One of the most important parts of a 3D printer is the filament itself. Generally, this is a thermoplastic that is able to melt and solidify with the changing of temperatures to allow seamless layering of material. Two of the most common filaments on the market are Poly Lactic Acid (PLA) and Acrylonitrile Butadiene Styrene (ABS). Both of these filaments have their own benefits and shortcomings, which will be reviewed and analyzed to determine the overall best solution for current 3D printing.
PLA is a natural, bio-degradable plastic due to it being formed from corn starch and sugar cane. Because of this, it is suitable for interaction with foods and consumables. This contrasts heavily with ABS as it is oil-based and much worse for the environment, also causing it to be unsafe for food handling. This causes a major limitation in the design possibilities for ABS printing that PLA can easily fill. However, this benefit raises a con for PLA; it has a much lower melting point. Although this can be a good thing, as it doesn’t require a hot surface to print on, PLA is much more susceptible to deformations caused by heat. For this reason ABS can be used in higher heat applications such as parts for automobiles. Not only is ABS more optimal for applications such as this because of the higher melting point, but it is also much more sturdy and solid. This increases the lifespan of ABS printed parts and makes it a better solution for scenarios where force will be constant and large. However, PLA is able to print at a much higher speed smoothly and consistently due to the flow of material and is able to support higher detail in the prints. Although the difference isn’t incredibly dramatic, it still provides a benefit, in this aspect, over ABS. Another benefit of PLA is the lack of dangerous fumes that is produced while printing. ABS should not be used in a poorly ventilated area, as the fumes could cause negative effects to the user’s health. PLA, on the other hand, has a sweet smell that reflects the natural ingredients used to make it.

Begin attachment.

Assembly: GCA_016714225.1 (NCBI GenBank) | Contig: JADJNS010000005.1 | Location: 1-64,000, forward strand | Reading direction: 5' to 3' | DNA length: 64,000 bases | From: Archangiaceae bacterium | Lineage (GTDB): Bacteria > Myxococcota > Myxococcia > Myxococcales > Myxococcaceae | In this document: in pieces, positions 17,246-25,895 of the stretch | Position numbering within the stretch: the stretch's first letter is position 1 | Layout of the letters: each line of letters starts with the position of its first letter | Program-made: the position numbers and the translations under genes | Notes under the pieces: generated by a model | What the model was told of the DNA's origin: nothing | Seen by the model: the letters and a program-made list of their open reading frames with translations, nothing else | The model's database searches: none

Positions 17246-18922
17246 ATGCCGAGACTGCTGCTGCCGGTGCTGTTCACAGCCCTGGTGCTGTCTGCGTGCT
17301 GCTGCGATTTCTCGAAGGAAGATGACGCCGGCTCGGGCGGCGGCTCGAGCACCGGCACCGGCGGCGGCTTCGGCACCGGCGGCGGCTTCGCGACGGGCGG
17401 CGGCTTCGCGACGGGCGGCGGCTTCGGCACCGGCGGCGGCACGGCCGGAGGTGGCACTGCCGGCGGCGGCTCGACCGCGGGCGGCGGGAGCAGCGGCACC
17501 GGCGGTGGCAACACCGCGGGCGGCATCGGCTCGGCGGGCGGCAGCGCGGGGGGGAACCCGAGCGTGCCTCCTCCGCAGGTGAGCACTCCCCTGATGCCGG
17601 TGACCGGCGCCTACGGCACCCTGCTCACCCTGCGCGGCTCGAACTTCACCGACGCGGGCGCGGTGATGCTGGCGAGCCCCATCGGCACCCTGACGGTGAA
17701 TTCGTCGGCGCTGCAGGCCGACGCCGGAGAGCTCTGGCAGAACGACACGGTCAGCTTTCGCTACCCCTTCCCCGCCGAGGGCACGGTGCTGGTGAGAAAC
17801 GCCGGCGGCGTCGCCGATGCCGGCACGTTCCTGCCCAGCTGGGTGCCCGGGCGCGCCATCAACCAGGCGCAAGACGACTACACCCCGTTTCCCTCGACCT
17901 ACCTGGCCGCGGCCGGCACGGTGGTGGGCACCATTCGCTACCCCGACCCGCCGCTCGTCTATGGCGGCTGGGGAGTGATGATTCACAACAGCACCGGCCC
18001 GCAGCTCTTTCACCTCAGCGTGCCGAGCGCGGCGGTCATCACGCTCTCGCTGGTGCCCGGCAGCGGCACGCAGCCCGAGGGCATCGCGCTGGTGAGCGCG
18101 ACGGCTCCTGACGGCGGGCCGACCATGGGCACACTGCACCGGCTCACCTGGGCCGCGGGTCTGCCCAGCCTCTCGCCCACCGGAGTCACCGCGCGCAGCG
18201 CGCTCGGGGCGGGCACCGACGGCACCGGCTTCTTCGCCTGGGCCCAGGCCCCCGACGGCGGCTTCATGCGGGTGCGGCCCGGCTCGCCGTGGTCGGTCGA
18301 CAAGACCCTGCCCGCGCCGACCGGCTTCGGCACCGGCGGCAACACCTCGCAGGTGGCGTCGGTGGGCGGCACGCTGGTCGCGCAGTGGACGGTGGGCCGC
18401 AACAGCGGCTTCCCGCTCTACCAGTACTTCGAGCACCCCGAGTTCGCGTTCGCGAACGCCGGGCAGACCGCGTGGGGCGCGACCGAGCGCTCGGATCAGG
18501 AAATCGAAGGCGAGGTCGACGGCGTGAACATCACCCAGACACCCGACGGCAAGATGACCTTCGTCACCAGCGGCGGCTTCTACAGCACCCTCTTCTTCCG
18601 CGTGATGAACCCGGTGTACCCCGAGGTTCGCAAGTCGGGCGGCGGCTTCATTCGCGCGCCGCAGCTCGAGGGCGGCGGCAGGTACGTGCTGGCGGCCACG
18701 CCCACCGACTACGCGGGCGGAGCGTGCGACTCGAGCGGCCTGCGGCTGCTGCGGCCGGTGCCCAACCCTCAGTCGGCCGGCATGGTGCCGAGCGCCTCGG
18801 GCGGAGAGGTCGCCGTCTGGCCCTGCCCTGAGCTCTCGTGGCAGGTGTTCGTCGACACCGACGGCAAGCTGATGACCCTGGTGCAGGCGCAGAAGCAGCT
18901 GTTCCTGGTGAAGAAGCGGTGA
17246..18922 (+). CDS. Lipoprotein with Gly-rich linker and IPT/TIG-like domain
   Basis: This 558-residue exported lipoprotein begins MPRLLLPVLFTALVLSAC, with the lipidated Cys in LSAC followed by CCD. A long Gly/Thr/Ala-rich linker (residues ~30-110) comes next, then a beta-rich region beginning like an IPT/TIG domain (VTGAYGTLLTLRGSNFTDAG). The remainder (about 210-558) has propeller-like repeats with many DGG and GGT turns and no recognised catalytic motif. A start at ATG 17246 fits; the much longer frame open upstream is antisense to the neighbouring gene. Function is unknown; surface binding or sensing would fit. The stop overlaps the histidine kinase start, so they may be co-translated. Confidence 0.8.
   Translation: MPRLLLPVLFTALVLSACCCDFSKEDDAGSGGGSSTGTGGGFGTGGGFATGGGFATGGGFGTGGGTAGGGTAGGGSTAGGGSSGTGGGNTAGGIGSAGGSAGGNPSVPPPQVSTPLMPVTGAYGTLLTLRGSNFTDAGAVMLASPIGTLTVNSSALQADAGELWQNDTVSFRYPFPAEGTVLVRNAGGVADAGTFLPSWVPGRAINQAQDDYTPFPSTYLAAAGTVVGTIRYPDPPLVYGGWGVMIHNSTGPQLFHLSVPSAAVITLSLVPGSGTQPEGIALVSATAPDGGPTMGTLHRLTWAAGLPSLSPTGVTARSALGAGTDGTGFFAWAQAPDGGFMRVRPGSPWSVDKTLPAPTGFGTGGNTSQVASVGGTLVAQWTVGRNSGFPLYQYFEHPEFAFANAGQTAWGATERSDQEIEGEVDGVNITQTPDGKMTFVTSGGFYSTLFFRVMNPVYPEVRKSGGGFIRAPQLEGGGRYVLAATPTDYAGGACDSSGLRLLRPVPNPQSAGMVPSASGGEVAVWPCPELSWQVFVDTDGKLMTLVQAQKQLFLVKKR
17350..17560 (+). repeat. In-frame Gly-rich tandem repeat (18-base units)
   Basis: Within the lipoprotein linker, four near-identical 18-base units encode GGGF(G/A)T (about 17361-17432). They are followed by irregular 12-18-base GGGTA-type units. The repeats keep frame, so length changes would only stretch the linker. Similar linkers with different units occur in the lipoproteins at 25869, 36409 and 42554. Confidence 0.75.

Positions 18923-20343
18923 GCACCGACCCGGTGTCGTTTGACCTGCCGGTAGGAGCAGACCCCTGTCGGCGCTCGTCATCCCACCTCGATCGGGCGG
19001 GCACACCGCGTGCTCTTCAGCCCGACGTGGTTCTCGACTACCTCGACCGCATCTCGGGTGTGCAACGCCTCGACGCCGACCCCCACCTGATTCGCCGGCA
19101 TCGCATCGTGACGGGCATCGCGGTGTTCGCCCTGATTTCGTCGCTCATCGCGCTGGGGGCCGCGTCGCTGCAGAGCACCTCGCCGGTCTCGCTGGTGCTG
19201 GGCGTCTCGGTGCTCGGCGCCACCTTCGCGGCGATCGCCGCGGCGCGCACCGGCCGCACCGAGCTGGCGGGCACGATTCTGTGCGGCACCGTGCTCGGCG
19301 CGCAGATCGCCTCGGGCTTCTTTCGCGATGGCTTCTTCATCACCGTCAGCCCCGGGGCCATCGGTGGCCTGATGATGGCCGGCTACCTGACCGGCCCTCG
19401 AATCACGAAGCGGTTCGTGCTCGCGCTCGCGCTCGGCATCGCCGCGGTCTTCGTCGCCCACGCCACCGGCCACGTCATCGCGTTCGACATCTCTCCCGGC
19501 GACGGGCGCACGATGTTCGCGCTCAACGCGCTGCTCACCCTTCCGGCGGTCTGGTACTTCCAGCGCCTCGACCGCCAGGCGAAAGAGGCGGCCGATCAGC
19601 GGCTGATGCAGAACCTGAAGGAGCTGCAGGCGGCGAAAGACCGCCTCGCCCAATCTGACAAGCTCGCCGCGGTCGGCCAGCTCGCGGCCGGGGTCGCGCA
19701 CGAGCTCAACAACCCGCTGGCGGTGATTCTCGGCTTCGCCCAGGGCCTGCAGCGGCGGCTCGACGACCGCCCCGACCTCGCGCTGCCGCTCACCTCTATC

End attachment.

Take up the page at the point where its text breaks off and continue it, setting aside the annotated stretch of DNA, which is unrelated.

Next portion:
Overall, both materials have a set of benefits that make them application specific such as ABS being ideal for scenarios where large, consistent forces and high temperatures will be present and PLA being extremely useful for higher detailed prints and applications that involve consumables. The aspect of PLA that makes it the best solution for current 3D printing is the natural materials that it is constructed from. Due to the corn starch and sugar cane, it is bio-degradable, emits safe fumes when melted, and can be safe to use with food and beverages. For most scenarios, PLA will effectively get the job done resulting in quicker and more detailed prints. However, it is a good idea to keep ABS around for objects that will be affected by high forces and temperatures. Together, these materials will provide users with the ability to print an enormous multitude of objects that is sure to meet his or her needs.